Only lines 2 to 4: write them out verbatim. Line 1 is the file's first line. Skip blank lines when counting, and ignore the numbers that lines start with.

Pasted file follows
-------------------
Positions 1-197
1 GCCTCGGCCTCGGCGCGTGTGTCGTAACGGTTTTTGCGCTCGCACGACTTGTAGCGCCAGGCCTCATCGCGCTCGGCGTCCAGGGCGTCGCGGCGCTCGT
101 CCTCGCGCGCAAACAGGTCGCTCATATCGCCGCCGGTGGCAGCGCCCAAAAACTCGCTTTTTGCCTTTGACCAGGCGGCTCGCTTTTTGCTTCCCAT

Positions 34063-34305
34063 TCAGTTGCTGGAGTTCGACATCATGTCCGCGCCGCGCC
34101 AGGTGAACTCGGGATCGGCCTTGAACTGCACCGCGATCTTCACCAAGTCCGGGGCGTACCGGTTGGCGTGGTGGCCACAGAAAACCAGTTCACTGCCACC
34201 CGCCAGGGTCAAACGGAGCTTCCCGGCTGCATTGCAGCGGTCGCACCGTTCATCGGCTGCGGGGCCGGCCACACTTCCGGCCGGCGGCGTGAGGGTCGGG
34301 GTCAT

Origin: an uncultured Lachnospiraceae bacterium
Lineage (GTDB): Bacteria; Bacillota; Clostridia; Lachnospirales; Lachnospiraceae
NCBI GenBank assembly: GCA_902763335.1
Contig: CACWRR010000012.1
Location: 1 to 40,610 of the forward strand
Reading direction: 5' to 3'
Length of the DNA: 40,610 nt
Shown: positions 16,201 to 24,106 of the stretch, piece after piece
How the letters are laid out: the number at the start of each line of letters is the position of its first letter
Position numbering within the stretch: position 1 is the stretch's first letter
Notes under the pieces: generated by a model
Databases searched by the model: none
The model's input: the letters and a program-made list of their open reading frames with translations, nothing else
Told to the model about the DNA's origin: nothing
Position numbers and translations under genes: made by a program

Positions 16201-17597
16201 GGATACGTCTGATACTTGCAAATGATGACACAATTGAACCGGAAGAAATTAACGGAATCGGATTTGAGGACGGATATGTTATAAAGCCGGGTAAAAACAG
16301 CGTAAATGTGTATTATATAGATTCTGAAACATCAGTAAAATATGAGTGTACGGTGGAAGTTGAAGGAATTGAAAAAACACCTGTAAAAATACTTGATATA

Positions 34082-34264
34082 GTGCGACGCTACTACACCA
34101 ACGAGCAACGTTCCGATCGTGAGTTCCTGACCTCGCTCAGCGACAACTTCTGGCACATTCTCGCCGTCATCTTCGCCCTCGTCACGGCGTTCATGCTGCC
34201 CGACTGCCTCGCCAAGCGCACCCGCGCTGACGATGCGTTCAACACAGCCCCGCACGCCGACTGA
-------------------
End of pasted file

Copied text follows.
1 GCCTCGGCCTCGGCGCGTGTGTCGTAACGGTTTTTGCGCTCGCACGACTTGTAGCGCCAGGCCTCATCGCGCTCGGCGTCCAGGGCGTCGCGGCGCTCGT
101 CCTCGCGCGCAAACAGGTCGCTCATATCGCCGCCGGTGGCAGCGCCCAAAAACTCGCTTTTTGCCTTTGACCAGGCGGCTCGCTTTTTGCTTCCCAT

Positions 34063-34305